The "savings clause" of 28 U.S.C. § 2255(e) creates an extraordinarily narrow exception to this prohibition if the remedy afforded by § 2255 is "inadequate or ineffective" to test the legality of the prisoner's detention. Truss v. Davis, 115 F. App'x 772, 773-74 (6th Cir. 2004). To properly invoke the savings clause, the petitioner must be asserting a claim that he is "actually innocent" of the underlying offense by showing that, after the petitioner's conviction became final, the United States Supreme Court issued a retroactively applicable decision re-interpreting the substantive terms of the criminal statute under which he was convicted in a manner that establishes that his conduct did not violate the statute. Wooten v. Cauley, 677 F.3d 303, 307-08 (6th Cir. 2012).
Here, Perry relies upon the Supreme Court's decision in Rehaif, which held that "in a prosecution under 18 U.S.C. § 922(g) and § 924(a)(2), the Government must prove both that the defendant knew he possessed a firearm and that he knew he belonged to the relevant category of persons barred from possessing a firearm." Rehaif, 139 S.Ct. at 2200. Perry argues that, because he was not found to have "knowingly" violated the "status" element of being a felon in possession of a firearm, he is "actually innocent" of his crime of conviction. [D.E. No. 1-1 at p. 2] However, Perry's § 2241 petition must be denied for several reasons.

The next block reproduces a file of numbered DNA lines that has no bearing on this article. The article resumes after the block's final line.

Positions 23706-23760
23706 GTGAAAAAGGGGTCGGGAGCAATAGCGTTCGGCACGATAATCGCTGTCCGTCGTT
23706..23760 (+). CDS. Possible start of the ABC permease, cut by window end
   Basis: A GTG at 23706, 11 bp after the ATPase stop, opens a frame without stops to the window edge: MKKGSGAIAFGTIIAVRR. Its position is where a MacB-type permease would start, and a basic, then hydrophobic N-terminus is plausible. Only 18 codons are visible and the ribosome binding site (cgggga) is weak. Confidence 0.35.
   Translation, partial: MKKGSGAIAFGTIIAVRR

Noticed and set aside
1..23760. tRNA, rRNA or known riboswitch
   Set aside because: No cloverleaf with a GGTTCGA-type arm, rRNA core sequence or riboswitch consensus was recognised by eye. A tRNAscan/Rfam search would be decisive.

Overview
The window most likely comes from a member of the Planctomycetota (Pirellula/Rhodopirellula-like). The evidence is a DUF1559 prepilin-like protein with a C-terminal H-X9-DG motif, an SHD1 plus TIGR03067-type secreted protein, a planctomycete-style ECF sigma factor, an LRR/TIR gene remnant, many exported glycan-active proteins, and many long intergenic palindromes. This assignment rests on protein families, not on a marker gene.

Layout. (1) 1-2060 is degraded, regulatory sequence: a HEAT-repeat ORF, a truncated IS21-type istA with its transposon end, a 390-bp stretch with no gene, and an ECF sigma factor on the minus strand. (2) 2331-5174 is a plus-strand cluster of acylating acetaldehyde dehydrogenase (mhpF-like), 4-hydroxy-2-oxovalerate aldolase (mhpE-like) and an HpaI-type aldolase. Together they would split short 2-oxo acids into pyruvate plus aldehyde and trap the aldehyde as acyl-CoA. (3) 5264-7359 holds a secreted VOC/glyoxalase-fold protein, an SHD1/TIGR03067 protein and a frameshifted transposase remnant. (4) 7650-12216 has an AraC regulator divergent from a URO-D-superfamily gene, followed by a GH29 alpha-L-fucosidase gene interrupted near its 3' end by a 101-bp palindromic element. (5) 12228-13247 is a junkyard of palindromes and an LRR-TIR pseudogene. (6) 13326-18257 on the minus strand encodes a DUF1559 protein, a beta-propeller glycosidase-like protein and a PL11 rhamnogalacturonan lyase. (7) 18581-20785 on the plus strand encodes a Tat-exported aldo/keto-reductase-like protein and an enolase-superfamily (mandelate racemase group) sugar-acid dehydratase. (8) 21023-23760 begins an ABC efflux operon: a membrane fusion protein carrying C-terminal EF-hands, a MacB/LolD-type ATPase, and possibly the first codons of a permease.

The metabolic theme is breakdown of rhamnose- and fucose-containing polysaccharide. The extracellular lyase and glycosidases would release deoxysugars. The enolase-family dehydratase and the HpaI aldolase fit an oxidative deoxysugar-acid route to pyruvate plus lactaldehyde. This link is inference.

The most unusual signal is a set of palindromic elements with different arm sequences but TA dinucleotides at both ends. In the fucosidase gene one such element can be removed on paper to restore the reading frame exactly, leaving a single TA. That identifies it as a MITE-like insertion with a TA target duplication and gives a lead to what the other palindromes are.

First, to properly invoke the savings clause, the Supreme Court's newly-announced interpretation must be retroactively applicable to cases on collateral review. Wooten, 677 F.3d at 308. While the United States Court of Appeals for the Sixth Circuit has not yet addressed this issue, the Eleventh Circuit Court of Appeals has specifically held that the Supreme Court has not made the Rehaif decision retroactively applicable to cases on collateral review. In re Palacios, 931 F.3d 1314, 1315 (11th Cir. 2019). See also In re Wright, 942 F.3d 1063, 1065 (11th Cir. 2019).